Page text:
Five days. Five days without one meltdown. Five days without our son on the floor pleading with us to stay home. Five days without having things thrown, without anything broken. Five days of this slight loosening of the grip on our chests. Five days so far at his new school, and we are starting as a family to come up for air.
We know these are early days. We expect to hit bumps on the road. The week has not been easy for our guy, we see that on his face where he has been biting his lips which are sore and raw. He has had so much to take in, so much to absorb.
And yet, there is a peace about him, a contentment that was not there a week ago. He has come home each day tired but calm. He doesn’t have much to say, this process is being internalized. When we ask him, he says his new school is good and his lips are sore because of the cold outside. We see he needs not to be peppered with one hundred questions. We sit close. We rub his feet. And we wait for a meltdown that just doesn’t come. We breathe in. And we breathe out, a little more relaxed.
There are surprises. Already the education is breaking through. The first day he tells us they watched a movie, “The Tempest” by William Shakespeare. He corrects my pronunciation of one of the German composers. He pulls out a keyboard that hasn’t been used in ages. He has been painting, bringing out games he has not played in ages. He records a TV documentary about WWII and lays on the couch and watches it two afternoons in a row. Plopping on the couch and watching TV may seem mundane to some, or even your parental nightmare, but in our house, this has never happened. He has not previously chosen an educational program, and just watched it for an hour. This is the sort of quiet that has descended that we are not sure if we can trust yet. Perhaps, once it all stops being so new at school then he won’t be so tired and we may yet again see the after school ramped up behaviors. Or perhaps not. But for now, we have space to breathe deeper, lungs starting to expand. We know enough to hang onto such moments.
Perhaps being around teachers who understand him, who listen as he sings, and who spot his growing distress due to the noise in the wood shop and who take him out to a quiet space matters. Perhaps being in a place where he can pop into the sensory room at lunchtime and play with Orbeez matters. Perhaps being allowed to wear hairclips in whatever way he wants to keep his growing hair out of his eyes matters. Perhaps petting the school dogs and feeding the guinea pigs matters. Perhaps not having to wear a tie or an uncomfortable blazer matters. Perhaps not hearing loud bells ringing every hour and not having to face a huge scrum in the hallways several times a day matters. Perhaps, and we hadn’t anticipated this, focusing on Candy Crush during the 30-minute drive in the car to get to and from this school matters as it is providing him transition time that he lacked before between home and school.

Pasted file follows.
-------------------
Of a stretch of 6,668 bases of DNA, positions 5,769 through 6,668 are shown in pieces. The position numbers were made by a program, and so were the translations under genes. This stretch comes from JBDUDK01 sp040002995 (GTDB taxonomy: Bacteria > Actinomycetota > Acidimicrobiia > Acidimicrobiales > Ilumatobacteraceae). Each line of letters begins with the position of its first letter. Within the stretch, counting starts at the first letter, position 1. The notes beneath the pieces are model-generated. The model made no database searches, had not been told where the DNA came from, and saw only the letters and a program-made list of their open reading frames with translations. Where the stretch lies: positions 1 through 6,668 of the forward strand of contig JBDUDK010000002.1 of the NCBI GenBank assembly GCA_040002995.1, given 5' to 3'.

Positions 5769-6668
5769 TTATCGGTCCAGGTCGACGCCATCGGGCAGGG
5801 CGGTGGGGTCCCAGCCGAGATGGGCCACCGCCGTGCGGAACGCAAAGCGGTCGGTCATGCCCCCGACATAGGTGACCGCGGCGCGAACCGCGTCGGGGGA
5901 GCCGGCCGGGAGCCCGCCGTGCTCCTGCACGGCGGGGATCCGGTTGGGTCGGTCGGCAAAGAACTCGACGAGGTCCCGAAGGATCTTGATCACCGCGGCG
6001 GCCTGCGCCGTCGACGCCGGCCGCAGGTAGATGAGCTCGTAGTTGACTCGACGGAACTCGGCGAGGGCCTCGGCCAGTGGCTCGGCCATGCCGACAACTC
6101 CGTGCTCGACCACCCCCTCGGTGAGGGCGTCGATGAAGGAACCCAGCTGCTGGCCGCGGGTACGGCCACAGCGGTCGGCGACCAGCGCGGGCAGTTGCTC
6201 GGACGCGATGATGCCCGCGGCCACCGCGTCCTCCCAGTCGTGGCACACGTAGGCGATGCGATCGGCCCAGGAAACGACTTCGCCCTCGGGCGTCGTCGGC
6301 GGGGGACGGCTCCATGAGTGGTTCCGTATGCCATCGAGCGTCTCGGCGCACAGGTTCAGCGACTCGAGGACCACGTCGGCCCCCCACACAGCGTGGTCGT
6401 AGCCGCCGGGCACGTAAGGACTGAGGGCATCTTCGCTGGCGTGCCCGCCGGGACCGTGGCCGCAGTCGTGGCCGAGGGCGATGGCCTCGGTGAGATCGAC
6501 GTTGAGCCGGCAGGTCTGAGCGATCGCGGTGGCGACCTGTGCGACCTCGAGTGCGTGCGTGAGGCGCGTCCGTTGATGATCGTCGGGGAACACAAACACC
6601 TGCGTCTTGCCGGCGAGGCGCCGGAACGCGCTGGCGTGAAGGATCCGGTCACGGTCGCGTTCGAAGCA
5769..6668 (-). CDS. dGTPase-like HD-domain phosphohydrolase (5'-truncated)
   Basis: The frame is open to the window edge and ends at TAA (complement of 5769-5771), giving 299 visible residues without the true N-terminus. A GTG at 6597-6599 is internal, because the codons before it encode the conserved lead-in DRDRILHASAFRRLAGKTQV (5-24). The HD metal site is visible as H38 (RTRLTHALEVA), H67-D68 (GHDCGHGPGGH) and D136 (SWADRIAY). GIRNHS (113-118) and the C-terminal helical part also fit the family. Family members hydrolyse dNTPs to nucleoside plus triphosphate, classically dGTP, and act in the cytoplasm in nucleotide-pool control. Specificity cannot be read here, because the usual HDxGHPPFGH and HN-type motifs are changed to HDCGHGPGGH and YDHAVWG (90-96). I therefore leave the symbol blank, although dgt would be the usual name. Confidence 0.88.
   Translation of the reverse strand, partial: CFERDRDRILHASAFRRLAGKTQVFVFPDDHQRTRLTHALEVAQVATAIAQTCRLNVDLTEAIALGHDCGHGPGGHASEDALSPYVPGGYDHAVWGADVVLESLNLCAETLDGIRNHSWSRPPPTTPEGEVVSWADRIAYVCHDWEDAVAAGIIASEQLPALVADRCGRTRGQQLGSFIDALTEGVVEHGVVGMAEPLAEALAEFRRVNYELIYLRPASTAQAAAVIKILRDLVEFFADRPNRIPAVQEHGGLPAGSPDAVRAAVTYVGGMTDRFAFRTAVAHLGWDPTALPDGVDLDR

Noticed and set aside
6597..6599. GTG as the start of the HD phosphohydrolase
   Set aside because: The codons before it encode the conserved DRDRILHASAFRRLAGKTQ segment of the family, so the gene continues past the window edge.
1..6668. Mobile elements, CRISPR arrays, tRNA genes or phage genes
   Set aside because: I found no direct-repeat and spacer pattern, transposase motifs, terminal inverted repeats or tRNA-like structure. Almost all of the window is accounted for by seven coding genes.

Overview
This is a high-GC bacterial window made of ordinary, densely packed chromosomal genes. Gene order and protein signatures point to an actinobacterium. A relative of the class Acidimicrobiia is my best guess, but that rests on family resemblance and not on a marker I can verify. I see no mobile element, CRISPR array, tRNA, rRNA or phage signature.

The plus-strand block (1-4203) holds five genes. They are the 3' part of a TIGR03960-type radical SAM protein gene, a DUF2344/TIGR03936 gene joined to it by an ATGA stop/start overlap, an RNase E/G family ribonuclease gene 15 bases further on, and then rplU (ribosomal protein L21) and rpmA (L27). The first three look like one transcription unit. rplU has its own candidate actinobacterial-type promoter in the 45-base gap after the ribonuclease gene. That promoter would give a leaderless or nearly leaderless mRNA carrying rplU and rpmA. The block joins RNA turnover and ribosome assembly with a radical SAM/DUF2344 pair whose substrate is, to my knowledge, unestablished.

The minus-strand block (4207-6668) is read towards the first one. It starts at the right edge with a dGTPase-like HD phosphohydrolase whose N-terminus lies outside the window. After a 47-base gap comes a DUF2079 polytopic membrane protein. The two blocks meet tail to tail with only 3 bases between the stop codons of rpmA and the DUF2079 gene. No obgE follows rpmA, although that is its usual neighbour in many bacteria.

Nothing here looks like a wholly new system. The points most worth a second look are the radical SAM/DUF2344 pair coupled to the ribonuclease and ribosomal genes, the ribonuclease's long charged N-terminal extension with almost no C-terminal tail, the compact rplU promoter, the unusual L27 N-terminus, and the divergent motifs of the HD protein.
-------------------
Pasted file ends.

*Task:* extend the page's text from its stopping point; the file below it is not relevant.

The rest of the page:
He is going to sleep on his own again, he doesn’t need me by his side to unwind at night. He is not as oppositional, not so easily discouraged. OK, he is learning some new vocabulary and occasionally using it. A couple of the other kids who have less social boundaries bewilder him – he is not used to kids wandering during lessons, using curse words and not being sent out of the classroom. But if something confuses him or throws him off, he recovers more quickly now. Not everything is sending him into orbit. I feel the hypervigilance we had been living under is slowly beginning to melt away.
Our relatives are rejoicing. They tell us they have not seen us look like this in ages. They see a glimmer in our eyes that has been missing for some time. We are still a bit stunned. Not yet fully relaxed.
People are asking if we wish we had done this switch sooner. The answer to that is that we needed the past year so he could benefit from the expertise of a seasoned and experienced SENCO, deeper insights from teachers and the teaching assistants who worked so closely with him, and the pile of reports done by others they brought into in the secondary school to give us the missing in-depth specialist assessments – detailed pieces of the puzzle that we lacked previously. These evaluations enable us to understand his educational profile better than those that we had in hand from the primary school. They also provided the convincing body of evidence needed to enable the powers that be to make a quick decision to move him to special provision. So his time in the mainstream school was useful to him and to us, even as it was hard. But we are very, very happy to have found a place that seems to be better meeting his needs.
We are not sure what to expect this weekend. I am guessing there will be a release of tension at some point. Things may yet sail across the room. We will do our best to get him some physical activity, to keep things positive, to keep pressures at bay. I hope we can see him laugh.
But five days…I will hold onto that. Who knew five consecutive days could be had without that heart-wrenching dysregulation that had become commonplace in our home?
I, for one, had not realized that we had forgotten how peaceful it can be to simply breathe without waiting for a crash or a bang or other signs of a small, pressured soul poised ready to explode.
I hope, I hope, I hope that we are breaking free of those times. But I am sure we must be vigilant and protect these hopes from disappointment. I am sure we are not out of the woods. FASD is a hard, brutal taskmaster – throwing many hurdles in the way time and time again. But five days…they mean something too, and we have to celebrate when we can the successes that come our way.